Borrowing the word "hypernormalisation" from a book by ex-Soviet citizen Alexei Yurchak, in whose writing it described an officially-encouraged delusional state of mind in the gradually-collapsing Soviet Union, Adam Curtis creatively applies the term to the West since the last quarter of the 20th Century; a time in which, he argues, both politicians and citizens have "retreated" from hard problems in favour of "fake" versions of reality, while the banking and technological elites have continued to fill the vacuum with their technocratic systems of "stability" and "control".
While we remain unpersuaded by elements of Curtis's overall narrative and gently critical of his somewhat pretentious style, we nevertheless find the documentary rich with fascinating subjects, and share our own perspectives in a relaxed and fairly unstructured way.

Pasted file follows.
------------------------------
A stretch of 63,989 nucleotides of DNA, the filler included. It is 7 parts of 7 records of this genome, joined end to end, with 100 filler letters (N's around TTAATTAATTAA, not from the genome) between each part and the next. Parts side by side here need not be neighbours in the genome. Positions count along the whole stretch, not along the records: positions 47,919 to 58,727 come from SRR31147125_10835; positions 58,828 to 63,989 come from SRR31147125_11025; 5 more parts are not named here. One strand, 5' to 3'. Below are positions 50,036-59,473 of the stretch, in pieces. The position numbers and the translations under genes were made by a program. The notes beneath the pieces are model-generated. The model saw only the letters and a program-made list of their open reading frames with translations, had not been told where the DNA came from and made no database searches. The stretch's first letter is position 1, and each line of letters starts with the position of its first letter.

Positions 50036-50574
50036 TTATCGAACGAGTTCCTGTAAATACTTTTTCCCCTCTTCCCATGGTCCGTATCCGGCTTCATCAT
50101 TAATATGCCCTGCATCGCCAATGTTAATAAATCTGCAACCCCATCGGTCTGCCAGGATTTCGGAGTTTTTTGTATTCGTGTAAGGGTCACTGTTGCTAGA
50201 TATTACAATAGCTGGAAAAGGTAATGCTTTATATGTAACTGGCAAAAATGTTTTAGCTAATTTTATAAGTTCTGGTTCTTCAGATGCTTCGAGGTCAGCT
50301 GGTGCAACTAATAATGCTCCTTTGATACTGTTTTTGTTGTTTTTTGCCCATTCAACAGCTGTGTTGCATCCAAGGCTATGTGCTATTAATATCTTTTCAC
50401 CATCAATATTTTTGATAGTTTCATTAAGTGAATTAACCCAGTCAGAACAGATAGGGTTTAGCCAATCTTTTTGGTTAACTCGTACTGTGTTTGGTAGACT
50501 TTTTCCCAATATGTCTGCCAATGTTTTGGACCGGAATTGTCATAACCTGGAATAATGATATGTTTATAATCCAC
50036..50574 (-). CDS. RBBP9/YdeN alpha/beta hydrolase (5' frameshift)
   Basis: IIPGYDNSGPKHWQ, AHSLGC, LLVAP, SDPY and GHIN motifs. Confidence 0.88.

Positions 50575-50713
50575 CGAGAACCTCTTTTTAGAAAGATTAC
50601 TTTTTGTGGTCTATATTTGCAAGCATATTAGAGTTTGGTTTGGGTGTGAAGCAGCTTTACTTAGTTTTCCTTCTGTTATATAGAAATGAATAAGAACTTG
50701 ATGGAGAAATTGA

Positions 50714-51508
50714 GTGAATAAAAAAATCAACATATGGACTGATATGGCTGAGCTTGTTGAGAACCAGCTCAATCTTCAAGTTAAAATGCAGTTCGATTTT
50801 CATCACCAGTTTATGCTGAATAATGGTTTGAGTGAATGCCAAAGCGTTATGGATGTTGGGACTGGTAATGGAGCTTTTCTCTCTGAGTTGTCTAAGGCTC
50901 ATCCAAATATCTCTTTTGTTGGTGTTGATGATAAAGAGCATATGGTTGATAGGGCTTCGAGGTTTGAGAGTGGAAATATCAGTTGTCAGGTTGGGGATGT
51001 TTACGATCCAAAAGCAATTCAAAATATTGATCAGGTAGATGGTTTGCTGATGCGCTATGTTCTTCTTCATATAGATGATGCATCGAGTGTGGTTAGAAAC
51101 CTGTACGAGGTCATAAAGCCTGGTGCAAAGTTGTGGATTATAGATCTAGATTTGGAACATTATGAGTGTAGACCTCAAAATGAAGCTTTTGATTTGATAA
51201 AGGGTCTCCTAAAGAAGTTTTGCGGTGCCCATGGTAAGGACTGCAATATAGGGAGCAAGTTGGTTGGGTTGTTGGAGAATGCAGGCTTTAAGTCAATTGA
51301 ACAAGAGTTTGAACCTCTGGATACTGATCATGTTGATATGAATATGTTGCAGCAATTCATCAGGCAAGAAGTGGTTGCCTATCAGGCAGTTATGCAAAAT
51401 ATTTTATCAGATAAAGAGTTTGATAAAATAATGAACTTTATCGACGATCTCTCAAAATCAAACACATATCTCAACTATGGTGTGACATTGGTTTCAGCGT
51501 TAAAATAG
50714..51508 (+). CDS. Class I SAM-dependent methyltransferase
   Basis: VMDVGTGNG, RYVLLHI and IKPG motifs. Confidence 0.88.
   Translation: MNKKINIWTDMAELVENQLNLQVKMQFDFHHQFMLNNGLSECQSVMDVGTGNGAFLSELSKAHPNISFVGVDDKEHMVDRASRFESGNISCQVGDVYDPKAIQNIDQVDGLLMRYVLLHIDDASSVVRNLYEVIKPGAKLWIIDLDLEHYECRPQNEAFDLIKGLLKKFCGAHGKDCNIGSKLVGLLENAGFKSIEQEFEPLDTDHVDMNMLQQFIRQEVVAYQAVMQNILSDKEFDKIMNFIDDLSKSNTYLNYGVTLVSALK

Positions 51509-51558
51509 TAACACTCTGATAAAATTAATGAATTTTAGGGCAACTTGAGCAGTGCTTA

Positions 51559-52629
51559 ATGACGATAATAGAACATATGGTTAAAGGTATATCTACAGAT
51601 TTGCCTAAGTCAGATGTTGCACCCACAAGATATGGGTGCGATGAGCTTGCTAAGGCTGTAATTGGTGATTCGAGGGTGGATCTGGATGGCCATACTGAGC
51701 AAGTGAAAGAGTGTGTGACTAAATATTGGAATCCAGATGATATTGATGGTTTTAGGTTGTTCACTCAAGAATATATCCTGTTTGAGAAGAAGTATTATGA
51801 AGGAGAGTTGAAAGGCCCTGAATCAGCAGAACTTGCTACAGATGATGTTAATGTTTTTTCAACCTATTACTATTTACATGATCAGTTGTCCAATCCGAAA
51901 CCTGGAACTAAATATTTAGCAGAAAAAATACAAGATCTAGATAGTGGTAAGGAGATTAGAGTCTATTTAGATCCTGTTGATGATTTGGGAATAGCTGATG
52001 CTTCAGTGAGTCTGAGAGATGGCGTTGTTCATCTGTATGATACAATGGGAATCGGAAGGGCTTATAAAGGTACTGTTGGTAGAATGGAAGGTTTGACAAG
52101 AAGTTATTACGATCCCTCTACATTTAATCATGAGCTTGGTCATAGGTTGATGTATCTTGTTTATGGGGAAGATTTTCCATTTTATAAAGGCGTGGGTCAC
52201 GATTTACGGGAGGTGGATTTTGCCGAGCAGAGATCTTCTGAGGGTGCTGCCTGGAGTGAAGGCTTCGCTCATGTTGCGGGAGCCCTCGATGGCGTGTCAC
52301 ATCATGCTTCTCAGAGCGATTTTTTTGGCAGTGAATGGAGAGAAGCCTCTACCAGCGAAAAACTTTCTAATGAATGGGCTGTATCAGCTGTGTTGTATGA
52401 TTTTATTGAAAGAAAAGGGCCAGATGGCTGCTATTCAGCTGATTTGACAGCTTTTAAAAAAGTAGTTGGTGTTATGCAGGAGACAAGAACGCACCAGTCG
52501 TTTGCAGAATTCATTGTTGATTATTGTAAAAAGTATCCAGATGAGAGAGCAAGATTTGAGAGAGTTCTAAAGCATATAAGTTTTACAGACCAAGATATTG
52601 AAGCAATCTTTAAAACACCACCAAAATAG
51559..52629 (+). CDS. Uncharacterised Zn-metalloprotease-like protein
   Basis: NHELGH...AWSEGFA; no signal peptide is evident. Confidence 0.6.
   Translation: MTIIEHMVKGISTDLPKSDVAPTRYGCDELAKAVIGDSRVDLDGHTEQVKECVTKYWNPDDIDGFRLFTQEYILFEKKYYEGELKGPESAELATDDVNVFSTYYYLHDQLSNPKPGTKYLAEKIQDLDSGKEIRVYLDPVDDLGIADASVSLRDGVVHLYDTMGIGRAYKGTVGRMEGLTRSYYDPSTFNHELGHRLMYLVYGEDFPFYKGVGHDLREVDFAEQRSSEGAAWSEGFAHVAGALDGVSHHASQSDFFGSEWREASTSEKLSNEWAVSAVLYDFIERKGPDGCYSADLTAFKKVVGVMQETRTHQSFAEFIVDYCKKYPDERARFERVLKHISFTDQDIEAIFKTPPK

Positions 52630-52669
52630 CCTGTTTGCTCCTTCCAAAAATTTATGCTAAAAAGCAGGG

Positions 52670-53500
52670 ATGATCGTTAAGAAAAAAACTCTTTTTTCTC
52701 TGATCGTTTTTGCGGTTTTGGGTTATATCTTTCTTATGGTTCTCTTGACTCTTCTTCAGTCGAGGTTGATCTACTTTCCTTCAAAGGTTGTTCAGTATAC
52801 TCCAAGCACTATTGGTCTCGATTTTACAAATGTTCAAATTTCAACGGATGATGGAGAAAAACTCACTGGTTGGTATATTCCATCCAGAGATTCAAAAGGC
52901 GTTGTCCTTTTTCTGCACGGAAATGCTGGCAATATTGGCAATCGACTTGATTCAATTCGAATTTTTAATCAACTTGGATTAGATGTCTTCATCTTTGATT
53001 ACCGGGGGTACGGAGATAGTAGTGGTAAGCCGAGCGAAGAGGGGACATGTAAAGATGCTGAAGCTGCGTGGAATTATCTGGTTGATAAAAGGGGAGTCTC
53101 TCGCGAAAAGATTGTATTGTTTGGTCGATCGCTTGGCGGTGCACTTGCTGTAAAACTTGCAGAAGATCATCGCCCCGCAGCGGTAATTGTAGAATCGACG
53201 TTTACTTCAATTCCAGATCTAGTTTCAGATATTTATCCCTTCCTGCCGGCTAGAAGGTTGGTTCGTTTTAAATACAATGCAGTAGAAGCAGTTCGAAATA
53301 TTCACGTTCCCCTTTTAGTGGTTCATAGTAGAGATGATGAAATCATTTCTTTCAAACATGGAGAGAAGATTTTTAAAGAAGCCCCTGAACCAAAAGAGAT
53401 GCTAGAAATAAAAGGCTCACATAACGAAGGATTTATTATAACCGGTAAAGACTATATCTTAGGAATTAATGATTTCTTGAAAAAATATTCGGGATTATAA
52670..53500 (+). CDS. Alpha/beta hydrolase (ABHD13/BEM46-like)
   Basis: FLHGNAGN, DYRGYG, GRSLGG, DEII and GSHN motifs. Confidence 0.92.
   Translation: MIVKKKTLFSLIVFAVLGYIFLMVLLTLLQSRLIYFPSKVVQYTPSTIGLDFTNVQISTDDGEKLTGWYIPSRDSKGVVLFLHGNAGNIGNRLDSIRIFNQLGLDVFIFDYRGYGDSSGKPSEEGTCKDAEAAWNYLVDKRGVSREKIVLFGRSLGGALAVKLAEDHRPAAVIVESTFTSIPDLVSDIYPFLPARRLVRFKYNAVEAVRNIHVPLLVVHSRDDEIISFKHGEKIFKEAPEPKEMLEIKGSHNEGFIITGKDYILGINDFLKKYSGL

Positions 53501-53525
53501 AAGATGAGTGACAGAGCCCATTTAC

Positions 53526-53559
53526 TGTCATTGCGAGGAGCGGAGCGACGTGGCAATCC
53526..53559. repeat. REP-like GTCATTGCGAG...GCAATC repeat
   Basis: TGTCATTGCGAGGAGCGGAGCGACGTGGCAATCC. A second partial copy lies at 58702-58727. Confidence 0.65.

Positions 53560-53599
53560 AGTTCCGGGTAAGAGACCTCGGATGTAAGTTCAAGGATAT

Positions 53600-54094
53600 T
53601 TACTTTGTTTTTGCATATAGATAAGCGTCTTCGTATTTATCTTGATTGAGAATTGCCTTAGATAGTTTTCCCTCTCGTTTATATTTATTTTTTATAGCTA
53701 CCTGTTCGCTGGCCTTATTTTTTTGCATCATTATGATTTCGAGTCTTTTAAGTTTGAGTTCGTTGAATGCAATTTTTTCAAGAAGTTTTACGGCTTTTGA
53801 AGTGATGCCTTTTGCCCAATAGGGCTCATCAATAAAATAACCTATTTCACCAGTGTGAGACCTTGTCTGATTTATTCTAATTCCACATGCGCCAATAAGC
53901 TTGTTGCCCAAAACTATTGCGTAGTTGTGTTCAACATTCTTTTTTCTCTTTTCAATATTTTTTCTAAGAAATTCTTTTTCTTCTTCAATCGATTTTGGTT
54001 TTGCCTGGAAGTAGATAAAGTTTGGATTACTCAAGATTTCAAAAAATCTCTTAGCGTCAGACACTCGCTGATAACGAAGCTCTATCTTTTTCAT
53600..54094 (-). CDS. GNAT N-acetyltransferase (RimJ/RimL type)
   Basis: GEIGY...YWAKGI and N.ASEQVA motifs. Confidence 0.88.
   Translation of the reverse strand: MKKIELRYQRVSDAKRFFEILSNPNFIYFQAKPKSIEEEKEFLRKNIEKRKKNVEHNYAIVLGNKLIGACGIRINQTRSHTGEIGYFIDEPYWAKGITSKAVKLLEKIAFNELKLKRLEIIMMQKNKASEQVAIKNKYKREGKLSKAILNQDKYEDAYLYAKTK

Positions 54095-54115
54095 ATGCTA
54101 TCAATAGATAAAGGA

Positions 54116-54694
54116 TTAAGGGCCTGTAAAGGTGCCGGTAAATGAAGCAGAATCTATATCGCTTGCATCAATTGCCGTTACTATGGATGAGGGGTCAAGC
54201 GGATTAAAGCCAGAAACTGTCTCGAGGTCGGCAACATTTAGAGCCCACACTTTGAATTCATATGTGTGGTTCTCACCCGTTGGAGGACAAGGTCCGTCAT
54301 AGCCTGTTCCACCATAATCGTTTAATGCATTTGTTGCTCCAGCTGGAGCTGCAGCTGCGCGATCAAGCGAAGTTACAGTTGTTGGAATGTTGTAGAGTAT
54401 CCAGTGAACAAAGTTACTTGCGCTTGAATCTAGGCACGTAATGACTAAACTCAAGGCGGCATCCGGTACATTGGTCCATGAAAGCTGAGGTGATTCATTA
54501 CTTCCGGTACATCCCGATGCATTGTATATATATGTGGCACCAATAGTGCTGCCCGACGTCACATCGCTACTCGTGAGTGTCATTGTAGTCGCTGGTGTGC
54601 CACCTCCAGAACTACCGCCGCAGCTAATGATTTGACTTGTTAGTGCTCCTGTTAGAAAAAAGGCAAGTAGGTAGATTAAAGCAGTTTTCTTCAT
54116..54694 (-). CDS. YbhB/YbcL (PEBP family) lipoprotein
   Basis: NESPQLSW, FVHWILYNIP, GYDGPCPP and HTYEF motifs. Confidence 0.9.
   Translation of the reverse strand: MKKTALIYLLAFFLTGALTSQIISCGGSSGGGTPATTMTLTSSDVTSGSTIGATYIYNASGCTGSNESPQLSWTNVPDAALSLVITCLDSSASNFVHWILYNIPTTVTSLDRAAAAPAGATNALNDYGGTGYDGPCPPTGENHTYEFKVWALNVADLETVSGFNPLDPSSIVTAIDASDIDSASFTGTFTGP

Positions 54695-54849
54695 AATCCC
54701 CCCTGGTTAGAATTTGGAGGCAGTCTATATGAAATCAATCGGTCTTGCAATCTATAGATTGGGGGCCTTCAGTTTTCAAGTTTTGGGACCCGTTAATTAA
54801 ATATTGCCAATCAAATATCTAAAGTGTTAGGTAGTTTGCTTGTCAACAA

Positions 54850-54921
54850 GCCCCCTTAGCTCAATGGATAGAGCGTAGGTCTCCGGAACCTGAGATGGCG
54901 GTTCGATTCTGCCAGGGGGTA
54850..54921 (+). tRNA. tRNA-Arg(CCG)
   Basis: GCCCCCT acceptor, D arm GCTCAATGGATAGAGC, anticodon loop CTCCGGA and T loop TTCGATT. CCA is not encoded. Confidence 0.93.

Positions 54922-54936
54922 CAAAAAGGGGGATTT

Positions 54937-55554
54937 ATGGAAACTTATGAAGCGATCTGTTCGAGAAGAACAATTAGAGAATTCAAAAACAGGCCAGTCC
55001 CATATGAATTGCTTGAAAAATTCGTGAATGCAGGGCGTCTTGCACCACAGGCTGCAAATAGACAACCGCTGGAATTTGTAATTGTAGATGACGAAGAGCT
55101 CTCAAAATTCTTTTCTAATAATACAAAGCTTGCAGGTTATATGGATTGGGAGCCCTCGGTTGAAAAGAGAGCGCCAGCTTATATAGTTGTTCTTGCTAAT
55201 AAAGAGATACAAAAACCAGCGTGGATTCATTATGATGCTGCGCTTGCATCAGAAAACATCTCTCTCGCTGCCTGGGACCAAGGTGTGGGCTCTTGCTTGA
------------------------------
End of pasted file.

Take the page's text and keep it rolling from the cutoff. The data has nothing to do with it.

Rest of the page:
- Click here for PART TWO
Warning: Listeners unfamiliar with HyperNormalisation may find parts of the conversation difficult to follow. This is a reflection of the documentary itself which is rather disjointed and too ambitious in scope. So it might be a good idea—though not necessary, because I do try to explain as much as possible—to watch the documetary first (if you have time, that is!).
HQ (128 kbps)
[Adam Curtis, Alexei Yurchak, documentaries, 9/11, Noam Chomsky, Gaddafi, Trump, Putin, Brexit, social media, Technocracy, fake, politicians, banks, technologists, Kissinger, Hafez al-Assad, Federal Reserve, Trilteral Commission, David Rockefeller, Reagan, Ayatollah Khomeini, William Gibson, John Perry Barlow, Phiber Optik, Acid Phreak, Arab Spring, LSD, Al Qaeda, Osama bin Laden, Boshirov, Petrov]